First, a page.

Have you ever thought about the silent war between the internet and apps?

Like an aging grand dame, the internet remains quite flustered about being usurped by app life.

But why are apps even necessary when we have the internet?

We can simply browse on our phones, accessing anything we like. In our smart digital age that boasts elegant simplicity and sci-fi possibilities, the internet browsing model is cleaner and more personalised (you and your phone look in on others, rather than being a captive ‘guest’ of whatever company app you’re using).

So, why do we allow such barely useful “stuff” onto our phones?

Apps are another step in what could be a single-click operation. Just because companies have decided to vie for attention and promote themselves using apps, doesn’t mean everyone should wear the T-shirt, surely? Ask a professional support company like Mustard IT about how apps have invaded IT support, and you’ll quickly see that it’s not just common content for support calls, IT support is using apps, too - of course!

We’ve parceled out our access into a thousand little things, ostensibly sharing our private space with branded content. Perhaps, in our digital age, it makes people feel enriched somehow, as though they have “tokens” or simply a busy phone, making them a busy and (thus by implication) an important person.

Is that it? Because - as far as we can tell - apps’ street cred has dried up.

Saying goodbye to apps isn’t a popular opinion (and it’s really about “Goodbye, Google”)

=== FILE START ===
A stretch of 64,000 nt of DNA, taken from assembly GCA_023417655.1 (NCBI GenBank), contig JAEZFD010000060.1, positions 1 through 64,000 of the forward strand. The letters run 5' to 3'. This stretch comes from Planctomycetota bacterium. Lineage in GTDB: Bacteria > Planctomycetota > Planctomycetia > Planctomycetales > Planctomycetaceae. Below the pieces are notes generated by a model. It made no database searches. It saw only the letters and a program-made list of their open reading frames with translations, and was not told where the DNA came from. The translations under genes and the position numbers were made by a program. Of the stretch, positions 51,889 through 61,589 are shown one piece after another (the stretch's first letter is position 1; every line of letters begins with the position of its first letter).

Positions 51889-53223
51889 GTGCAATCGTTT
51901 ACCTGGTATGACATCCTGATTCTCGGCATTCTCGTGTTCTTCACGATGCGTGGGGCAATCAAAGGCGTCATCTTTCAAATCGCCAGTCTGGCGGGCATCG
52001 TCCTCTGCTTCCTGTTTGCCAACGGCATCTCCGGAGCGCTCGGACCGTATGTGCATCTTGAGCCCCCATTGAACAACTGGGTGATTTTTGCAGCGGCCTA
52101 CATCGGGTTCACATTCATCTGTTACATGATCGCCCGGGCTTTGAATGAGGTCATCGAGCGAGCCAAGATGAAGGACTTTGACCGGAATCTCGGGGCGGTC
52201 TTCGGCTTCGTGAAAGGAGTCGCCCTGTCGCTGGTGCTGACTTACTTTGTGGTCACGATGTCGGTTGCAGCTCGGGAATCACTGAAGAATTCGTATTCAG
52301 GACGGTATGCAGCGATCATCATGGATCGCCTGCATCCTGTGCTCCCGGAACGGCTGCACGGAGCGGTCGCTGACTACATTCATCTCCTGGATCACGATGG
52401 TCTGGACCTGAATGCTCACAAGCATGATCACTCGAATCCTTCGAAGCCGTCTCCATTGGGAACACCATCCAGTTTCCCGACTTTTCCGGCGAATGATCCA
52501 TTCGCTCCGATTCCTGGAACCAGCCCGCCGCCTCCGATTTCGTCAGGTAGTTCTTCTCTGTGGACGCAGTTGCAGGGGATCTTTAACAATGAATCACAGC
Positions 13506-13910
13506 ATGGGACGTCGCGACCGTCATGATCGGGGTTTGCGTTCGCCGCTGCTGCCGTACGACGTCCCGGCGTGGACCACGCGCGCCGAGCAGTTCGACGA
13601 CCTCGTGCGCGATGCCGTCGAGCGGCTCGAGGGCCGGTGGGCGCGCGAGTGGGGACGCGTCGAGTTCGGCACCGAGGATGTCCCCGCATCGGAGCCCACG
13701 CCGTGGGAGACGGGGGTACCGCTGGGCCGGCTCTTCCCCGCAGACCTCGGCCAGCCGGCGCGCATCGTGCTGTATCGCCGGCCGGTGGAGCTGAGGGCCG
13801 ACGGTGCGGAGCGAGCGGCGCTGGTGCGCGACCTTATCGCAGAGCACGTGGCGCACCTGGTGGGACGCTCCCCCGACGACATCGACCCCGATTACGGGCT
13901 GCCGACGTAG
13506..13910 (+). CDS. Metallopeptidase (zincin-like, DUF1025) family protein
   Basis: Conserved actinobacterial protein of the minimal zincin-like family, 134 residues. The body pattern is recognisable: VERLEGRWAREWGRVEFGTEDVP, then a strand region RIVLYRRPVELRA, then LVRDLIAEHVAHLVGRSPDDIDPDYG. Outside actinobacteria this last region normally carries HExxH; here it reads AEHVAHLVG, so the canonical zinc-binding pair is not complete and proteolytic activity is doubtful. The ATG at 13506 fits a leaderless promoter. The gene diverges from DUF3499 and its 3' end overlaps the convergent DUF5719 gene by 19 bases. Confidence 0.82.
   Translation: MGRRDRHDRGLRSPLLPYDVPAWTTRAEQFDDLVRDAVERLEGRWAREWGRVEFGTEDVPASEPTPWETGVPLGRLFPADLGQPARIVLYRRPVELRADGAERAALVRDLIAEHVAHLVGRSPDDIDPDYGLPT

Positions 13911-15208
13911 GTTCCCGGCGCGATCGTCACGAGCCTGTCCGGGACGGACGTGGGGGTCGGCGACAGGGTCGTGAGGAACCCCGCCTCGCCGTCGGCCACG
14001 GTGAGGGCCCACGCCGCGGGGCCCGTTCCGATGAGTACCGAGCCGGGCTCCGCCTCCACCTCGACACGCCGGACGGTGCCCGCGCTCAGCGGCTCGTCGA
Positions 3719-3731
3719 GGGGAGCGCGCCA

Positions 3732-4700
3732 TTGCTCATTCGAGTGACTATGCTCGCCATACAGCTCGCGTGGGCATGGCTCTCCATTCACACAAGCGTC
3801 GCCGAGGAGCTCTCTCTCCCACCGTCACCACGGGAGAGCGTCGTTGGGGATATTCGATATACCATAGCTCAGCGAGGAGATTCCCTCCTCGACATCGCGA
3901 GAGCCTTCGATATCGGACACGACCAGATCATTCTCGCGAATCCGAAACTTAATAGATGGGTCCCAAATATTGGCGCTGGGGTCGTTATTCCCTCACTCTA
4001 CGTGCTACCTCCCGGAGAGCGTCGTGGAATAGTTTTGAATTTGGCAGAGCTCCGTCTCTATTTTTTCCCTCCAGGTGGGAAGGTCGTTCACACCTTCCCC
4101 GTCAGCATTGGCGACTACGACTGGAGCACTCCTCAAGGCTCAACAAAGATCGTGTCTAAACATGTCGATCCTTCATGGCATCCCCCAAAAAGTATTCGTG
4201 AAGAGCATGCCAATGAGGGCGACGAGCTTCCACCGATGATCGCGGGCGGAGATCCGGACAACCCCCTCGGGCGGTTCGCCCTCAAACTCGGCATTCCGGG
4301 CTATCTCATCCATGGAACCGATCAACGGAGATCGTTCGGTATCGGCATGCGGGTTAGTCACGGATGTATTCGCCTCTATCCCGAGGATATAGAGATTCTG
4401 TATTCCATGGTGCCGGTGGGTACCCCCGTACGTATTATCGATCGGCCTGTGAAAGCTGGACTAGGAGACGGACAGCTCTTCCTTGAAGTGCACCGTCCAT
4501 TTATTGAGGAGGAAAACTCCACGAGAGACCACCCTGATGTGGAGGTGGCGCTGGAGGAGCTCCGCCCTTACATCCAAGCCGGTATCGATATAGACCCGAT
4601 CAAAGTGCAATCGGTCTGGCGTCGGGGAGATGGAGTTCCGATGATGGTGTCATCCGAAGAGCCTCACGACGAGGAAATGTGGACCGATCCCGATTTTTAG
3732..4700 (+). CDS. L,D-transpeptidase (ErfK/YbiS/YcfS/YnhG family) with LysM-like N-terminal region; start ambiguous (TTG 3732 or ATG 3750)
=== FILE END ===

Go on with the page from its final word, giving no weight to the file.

Not being interested in downloading yet another app isn’t a popular opinion these days.

Apps are chiefly advertising vehicles for game makers, groceries stores, and banks rather than providing any real value to the end user.

Of course, they’re often built with comparative benefits or other lures, but it’s just business crawling up your shorts - and who in their right mind really wants that? Aren’t millennials supposed to be standoffish towards commercial interests?

If you still think Eric Schmidt is a good guy, then the whole debate about apps won’t ring true for you… but Google owns apps.

In fact, they’re in a timeshare relationship with Apple, and - between them - they exert far too much control that is far too often just another route to you and your data. When you have so much money and control, isn’t that (by definition) a monopoly?

Granted, using our smartphones to browse still faces a few technical issues to match the slick movement we get inside apps, but there’s hope: Microsoft is putting out technology that enables the Xbox gaming console via smartphone web browsers.

So, what?

Well, they’re not alone - and the gaming sector is a great predictor of app reality, as games are always in the top tier of smartphone apps. If games are going direct, it will set a trend - likely a cool techie trend - that will spill over into mainstream consciousness soon enough thereafter.

What would there be without apps?

What a world without apps might look like might seem to be a silly question, but when you realise that other digital services - with more dynamite features - might emerge from a highly competitive and dynamic field of development and co mpetition, and not the monopoly we have today, who knows?